##
**Properties of minimal charts and their applications. II.**
*(English)*
Zbl 1194.57030

Charts were introduced by S. Kamada [J. Knot Theory Ramifications 1, No. 2, 137–160 (1992; Zbl 0763.57013)] as a tool for representing surface braids. A chart is an oriented planar graph \(\Gamma\) with edges labeled by natural numbers, satisfying certain conditions. In particular, the vertices of \(\Gamma\) are allowed to have degree 1 (black vertices), degree 4 (crossings), and degree 6 (white vertices). Moreover, the edges converging at any white vertex are alternately labeled by \(i\) and \(i+1\) for some \(i \geq 1\), and we call that vertex an \(i\)-vertex. Two \(n\)-charts represent the same surface braid if and only if they are equivalent up to certain local modifications called \(C\)-moves.

The complexity of a chart \(\Gamma\) is the pair \((w(\Gamma),-f(\Gamma))\), where \(w(\Gamma)\) is the number of white vertices and \(f(\Gamma)\) is the number of edges joining two black vertices. Then \(\Gamma\) is called a minimal chart if it has minimal complexity among the charts \(C\)-move equivalent to it with respect to the lexicographic order. It is known that there is no minimal chart \(\Gamma\) with \(w(\Gamma) = 1,2,3,5\), while there exists such a minimal chart with \(w(\Gamma) = 4,6\).

In this paper, the author continue their investigation on minimal charts, started with [J. Math. Sci., Tokyo 14, No. 1, 69–97 (2007; Zbl 1135.57012)] and aimed to prove that there are no minimal charts with \(w(\Gamma) = 7\).

The main result here is that if \(\Gamma\) is a minimal chart with \(w(\Gamma) = 7\) then the sequence \((n_1, \dots, n_k)\), with \(n_i\) the number of white \(i\)-vertices of \(\Gamma\), is one of the following, up to translation or reversion of the labeling: \((7)\), \((5,2)\), \((4,3)\), \((3,2,2)\), \((2,3,2)\).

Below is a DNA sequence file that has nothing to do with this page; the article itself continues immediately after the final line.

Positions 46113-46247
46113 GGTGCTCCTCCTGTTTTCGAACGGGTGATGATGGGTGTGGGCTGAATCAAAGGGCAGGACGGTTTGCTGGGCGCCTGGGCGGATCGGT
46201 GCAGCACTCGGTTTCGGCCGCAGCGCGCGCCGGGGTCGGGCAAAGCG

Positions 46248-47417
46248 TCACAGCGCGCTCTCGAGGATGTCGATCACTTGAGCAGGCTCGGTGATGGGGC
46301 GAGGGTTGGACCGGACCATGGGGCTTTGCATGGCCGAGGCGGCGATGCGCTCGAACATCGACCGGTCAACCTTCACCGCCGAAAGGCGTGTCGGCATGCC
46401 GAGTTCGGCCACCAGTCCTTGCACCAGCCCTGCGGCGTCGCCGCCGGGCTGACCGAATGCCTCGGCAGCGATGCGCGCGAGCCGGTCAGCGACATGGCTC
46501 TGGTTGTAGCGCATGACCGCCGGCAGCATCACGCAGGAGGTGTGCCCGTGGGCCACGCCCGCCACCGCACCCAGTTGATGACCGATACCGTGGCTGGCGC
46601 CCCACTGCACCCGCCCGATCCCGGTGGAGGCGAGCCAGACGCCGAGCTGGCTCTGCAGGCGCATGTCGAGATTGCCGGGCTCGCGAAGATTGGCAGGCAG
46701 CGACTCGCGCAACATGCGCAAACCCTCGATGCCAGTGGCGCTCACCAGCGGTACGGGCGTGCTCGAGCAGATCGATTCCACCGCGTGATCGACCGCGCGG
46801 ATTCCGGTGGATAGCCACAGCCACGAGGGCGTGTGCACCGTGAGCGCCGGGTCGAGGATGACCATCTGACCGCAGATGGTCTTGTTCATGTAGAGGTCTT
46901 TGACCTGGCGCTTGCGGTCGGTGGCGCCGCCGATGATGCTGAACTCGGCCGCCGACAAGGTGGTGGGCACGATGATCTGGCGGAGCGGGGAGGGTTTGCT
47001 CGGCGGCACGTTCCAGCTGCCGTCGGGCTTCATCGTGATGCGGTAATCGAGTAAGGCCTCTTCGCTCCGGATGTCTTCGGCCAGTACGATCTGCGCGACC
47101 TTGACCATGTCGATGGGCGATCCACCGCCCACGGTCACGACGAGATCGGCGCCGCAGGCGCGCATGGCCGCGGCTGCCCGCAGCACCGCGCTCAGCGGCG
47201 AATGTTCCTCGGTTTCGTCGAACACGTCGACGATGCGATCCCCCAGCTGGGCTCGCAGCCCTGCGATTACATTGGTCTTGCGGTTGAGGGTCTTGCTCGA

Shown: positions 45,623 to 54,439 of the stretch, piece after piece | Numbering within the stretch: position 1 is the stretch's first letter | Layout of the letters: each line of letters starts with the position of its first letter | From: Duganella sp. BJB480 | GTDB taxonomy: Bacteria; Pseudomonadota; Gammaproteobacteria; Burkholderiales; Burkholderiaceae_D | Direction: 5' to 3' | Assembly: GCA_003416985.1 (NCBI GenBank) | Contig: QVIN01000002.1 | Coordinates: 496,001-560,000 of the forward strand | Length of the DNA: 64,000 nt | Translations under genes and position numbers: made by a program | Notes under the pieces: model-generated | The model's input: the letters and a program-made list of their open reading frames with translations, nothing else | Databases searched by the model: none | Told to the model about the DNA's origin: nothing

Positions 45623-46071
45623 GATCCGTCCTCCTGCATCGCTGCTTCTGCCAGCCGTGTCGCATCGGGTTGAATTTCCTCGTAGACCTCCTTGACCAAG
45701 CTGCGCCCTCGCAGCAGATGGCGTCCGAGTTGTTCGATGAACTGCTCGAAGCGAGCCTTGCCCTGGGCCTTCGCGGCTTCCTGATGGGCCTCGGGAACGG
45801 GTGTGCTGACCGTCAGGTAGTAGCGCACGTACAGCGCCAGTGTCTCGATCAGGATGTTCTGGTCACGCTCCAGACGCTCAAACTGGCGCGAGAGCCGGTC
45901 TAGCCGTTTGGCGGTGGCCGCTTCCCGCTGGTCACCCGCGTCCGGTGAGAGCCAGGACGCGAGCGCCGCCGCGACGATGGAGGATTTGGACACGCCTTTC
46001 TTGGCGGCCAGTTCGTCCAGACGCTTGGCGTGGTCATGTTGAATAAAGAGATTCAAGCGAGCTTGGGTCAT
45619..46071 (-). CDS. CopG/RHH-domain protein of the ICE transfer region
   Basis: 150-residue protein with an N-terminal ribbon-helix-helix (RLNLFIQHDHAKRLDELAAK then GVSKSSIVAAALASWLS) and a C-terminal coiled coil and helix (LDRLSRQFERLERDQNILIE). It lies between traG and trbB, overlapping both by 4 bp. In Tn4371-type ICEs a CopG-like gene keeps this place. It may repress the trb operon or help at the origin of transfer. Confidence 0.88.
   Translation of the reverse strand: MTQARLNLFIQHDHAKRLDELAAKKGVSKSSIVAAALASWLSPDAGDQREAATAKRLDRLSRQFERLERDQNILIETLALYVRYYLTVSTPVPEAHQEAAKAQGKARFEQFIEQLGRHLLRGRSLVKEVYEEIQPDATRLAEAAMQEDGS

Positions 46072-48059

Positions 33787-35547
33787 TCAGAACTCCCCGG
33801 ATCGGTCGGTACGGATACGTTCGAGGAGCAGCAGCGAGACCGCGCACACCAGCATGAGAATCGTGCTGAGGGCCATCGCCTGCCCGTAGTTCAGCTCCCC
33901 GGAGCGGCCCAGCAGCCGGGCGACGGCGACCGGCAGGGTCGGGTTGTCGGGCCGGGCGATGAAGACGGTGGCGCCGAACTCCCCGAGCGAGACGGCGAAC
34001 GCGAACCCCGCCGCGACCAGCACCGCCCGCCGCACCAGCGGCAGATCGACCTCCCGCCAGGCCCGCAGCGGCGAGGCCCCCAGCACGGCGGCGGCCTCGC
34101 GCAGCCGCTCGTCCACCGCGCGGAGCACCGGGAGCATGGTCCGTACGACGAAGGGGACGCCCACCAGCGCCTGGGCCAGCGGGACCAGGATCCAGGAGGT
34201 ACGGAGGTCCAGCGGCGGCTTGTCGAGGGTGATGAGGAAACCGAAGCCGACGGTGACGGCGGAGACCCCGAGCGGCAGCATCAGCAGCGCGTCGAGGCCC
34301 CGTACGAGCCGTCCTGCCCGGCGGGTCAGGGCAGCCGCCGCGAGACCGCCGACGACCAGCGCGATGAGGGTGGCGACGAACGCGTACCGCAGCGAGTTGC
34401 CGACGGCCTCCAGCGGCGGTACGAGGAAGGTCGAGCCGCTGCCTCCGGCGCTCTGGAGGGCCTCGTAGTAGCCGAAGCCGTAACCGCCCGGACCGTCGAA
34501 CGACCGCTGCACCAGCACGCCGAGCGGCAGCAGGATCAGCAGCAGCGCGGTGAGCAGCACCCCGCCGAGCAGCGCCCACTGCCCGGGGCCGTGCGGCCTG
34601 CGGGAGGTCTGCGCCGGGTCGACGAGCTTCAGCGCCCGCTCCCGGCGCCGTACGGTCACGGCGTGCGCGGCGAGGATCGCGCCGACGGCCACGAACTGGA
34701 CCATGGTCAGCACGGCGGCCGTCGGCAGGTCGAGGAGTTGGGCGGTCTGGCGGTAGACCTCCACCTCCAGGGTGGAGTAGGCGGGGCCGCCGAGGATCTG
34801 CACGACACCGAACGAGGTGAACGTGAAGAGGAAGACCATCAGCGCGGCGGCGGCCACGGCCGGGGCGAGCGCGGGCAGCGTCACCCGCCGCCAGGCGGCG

The complexity of a chart \(\Gamma\) is the pair \((w(\Gamma),-f(\Gamma))\), where \(w(\Gamma)\) is the number of white vertices and \(f(\Gamma)\) is the number of edges joining two black vertices. Then \(\Gamma\) is called a minimal chart if it has minimal complexity among the charts \(C\)-move equivalent to it with respect to the lexicographic order. It is known that there is no minimal chart \(\Gamma\) with \(w(\Gamma) = 1,2,3,5\), while there exists such a minimal chart with \(w(\Gamma) = 4,6\).

In this paper, the author continue their investigation on minimal charts, started with [J. Math. Sci., Tokyo 14, No. 1, 69–97 (2007; Zbl 1135.57012)] and aimed to prove that there are no minimal charts with \(w(\Gamma) = 7\).

The main result here is that if \(\Gamma\) is a minimal chart with \(w(\Gamma) = 7\) then the sequence \((n_1, \dots, n_k)\), with \(n_i\) the number of white \(i\)-vertices of \(\Gamma\), is one of the following, up to translation or reversion of the labeling: \((7)\), \((5,2)\), \((4,3)\), \((3,2,2)\), \((2,3,2)\).

Reviewer: Riccardo Piergallini (Camerino)

### MSC:

57Q45 | Knots and links in high dimensions (PL-topology) (MSC2010) |